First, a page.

Originally published at AsianCorrespondents.com on 5th November 2014
With the opening of AEC (ASEAN Economic Community) next year, government agencies, businesses and travel organizations are all busy trying to decipher exactly how their status quo will be challenged by new regulations and increased opportunities. The AEC is going to have huge implications for people across the region, both positive and negative. One area in which we hope to see benefits is education, with increased opportunities for ASEAN students to study abroad and partake in collaborative activities.
One group which is already seeing the advantages of educational opportunities across ASEAN are the region’s budding astronomers. On Friday October 24 a group of 30 students from Malaysia, Indonesia, Philippines, Cambodia, Burma (Myanmar), Thailand and Vietnam joined ASEAN’s 1st Astronomy Camp which took place at the National Observatory on Doi Inthanon in Northern Thailand.
The event was organized and funded by the National Astronomical Research Institute of Thailand (NARIT) and the International Astronomical Union (IAU), with the aim of inspiring young astronomers and providing them with the opportunity to build networks with likeminded students across Southeast Asia.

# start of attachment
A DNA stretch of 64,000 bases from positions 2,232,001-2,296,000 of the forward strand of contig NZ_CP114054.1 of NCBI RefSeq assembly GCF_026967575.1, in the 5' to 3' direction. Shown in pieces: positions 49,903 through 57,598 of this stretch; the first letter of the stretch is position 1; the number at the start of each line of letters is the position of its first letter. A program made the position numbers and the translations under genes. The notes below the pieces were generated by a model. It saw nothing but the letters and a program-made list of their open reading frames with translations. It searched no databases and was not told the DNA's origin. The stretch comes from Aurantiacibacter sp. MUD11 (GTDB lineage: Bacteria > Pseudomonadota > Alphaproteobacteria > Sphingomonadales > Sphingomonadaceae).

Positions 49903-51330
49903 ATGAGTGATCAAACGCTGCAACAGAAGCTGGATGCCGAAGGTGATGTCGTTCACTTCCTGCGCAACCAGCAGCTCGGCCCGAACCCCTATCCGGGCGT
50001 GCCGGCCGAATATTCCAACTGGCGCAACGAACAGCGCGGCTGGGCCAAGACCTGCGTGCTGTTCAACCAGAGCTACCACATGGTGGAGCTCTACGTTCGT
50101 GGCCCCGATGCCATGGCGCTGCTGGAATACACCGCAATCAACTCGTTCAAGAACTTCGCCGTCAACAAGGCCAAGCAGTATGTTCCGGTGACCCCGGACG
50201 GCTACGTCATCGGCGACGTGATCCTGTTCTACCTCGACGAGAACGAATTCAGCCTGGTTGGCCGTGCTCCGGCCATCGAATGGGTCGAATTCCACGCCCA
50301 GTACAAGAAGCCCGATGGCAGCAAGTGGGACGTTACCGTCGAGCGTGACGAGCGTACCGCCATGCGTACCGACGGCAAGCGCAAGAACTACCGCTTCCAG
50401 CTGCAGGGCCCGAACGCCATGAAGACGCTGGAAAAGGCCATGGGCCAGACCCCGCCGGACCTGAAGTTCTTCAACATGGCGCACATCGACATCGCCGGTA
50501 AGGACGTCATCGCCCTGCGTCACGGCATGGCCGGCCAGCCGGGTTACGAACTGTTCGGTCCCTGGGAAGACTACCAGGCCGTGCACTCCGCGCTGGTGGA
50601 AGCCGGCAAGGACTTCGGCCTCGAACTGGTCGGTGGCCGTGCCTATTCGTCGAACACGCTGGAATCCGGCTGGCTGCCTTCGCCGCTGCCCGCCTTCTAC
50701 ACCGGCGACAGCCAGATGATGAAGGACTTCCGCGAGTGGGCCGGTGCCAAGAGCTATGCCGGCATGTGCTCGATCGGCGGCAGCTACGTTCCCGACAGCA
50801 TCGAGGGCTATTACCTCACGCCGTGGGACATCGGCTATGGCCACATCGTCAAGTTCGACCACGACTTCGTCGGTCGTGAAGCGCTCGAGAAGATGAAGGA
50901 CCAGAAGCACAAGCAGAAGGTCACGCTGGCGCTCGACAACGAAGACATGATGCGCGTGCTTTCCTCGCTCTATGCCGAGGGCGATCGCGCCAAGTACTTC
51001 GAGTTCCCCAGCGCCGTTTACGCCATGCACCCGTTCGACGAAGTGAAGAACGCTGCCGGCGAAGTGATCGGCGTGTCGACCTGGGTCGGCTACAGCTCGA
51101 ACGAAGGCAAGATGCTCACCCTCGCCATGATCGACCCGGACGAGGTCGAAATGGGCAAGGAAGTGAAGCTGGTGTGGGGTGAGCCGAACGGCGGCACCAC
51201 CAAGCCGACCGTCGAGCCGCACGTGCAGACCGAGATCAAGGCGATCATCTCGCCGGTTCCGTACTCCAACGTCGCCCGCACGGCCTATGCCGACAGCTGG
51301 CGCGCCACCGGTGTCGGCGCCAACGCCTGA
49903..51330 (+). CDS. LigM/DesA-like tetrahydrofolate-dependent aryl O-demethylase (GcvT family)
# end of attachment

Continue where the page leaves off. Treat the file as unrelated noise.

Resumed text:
During the four-day camp students were given an introduction to the scientific instruments, methods of investigation and techniques employed by professional astronomers. They were also able to access the largest telescope in Southeast Asia and they spent three evenings stargazing from the top of Thailand’s highest mountain.
The observatory on Doi Inthanon is managed by NARIT and it has an impressive telescope, the mirror of which is 2.4 meters – the same size as the one on the Hubble Space Telescope. The students also learnt about how NARIT also monitors the sky over the Southern Hemisphere from an observatory in Chile. This observatory is controlled remotely via the internet and allows NARIT astronomers to work around the clock to follow the night sky in both the Northern and Southern Hemispheres.
The students spoke of their inspiration at having the opportunity of to gain hands on experience at a fully equipped astronomical observatory. By joining this activity, ASEAN’s young astronomers also gained a greater insight into the work of scientists and engineers in the world of astronomy.
Along with gaining a deeper understanding of astronomy, the students also made new friends with fellow students from Vietnam, Burma, Cambodia, Phillipines, Malaysia, Thailand and Indonesia. During the camp the students took part in a range of team building activities including field trips and rafting. The participants I spoke with emphasized how much they enjoyed having the opportunity to meet and make new friends with fellow science enthusiasts from across Southeast Asia.
Science is an area where teamwork is essential for progress and so it is encouraging to see tomorrow’s scientists embracing collaboration. The ever growing range of scientific challenges that life in the 21st century creates will only be overcome through international cooperation. The participants on the 1st ASEAN Astronomy Camp have made a promising beginning.